Ukraine is utilizing some DNA databases and rapid DNA technologies for human remains identification and Russian war crime documentation. For instance, last year Ukraine received new mobile DNA laboratories provided by French and American partners; the labs are driven around deoccupied territories in police vans, enabling teams to process evidence in real time. This equipment significantly speeds up the identification of thousands of dead Ukrainians and the collection of evidence for hundreds of war crime cases. 

Recently, Ukrainian police received from the United States sixty-six vehicles, 250 drones, nine 3D ground laser scanning systems with software, and a DNA laboratory. The rapid human DNA profile laboratories, now available in all main departments of the National Police, allow a DNA profile to be created in just over ninety minutes.

Bringing Russia to Justice

Investigating and prosecuting war crimes can play a crucial role in bringing Russia to justice for the actions Russian troops have committed against Ukrainians. However, much more investment is required to meet the needs of Ukraine in this war. 

The International Criminal Court requires substantial, credible evidence to bring a charge of war crimes. Ukraine’s DNA databases will be a main pillar in this effort. But Ukraine needs additional funding to fully implement its new DNA database’s legal framework, strengthen the core and regional laboratories, and advance the collection and documentation of DNA evidence. Establishing a robust system of DNA collection takes time and requires the political will of the international community as it can facilitate fair justice.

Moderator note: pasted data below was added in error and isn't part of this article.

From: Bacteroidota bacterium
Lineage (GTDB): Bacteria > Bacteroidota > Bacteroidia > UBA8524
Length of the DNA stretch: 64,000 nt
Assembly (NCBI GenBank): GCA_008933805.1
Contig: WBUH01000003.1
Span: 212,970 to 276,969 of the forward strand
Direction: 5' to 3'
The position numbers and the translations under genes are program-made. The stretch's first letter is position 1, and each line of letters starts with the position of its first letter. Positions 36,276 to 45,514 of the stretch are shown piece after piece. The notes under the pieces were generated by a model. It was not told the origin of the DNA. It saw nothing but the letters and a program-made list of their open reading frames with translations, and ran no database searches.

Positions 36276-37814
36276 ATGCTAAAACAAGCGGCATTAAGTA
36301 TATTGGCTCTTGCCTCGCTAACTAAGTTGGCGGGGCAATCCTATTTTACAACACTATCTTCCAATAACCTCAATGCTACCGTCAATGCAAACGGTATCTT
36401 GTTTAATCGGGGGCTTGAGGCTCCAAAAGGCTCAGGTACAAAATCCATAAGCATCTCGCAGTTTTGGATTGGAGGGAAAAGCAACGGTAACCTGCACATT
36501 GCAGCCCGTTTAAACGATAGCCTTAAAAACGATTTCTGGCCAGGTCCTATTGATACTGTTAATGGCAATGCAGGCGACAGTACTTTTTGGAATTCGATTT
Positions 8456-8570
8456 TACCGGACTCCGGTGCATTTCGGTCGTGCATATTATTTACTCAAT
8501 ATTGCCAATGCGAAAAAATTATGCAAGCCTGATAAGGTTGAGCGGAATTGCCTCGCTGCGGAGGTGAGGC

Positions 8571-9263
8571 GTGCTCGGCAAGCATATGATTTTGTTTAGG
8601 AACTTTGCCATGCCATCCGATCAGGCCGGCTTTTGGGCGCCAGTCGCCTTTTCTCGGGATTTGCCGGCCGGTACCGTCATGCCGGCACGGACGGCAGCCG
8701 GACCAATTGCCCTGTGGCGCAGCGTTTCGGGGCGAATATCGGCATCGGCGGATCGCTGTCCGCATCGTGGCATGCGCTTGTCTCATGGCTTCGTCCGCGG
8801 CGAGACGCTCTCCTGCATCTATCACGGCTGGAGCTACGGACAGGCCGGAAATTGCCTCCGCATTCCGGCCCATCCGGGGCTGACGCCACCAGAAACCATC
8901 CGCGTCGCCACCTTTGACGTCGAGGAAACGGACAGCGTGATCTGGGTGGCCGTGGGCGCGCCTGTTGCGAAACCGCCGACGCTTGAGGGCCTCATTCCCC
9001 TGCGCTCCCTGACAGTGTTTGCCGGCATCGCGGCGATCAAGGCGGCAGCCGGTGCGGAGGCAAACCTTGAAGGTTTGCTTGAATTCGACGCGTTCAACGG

Such thorough investigations create a comprehensive record of atrocities, ensuring that no crime goes unnoticed or unpunished. This meticulous documentation can lead to the issuance of arrest warrants and international sanctions against those found guilty.

The opinions expressed in this article are those solely of the author and do not reflect the views of the Kennan Institute.

About the Author

Kateryna Odarchenko

Kateryna Odarchenko

Political Consultant; Partner, SIC Group Ukraine

Kateryna Odarchenko is a political consultant, a partner of the SIC Group Ukraine, and a member of the International Association of Political Consultants (IAPC).

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Kennan Institute

The Kennan Institute is the premier US center for advanced research on Eurasia and the oldest and largest regional program at the Woodrow Wilson International Center for Scholars. The Kennan Institute is committed to improving American understanding of Russia, Ukraine, Central Asia, the South Caucasus, and the surrounding region though research and exchange.  Read more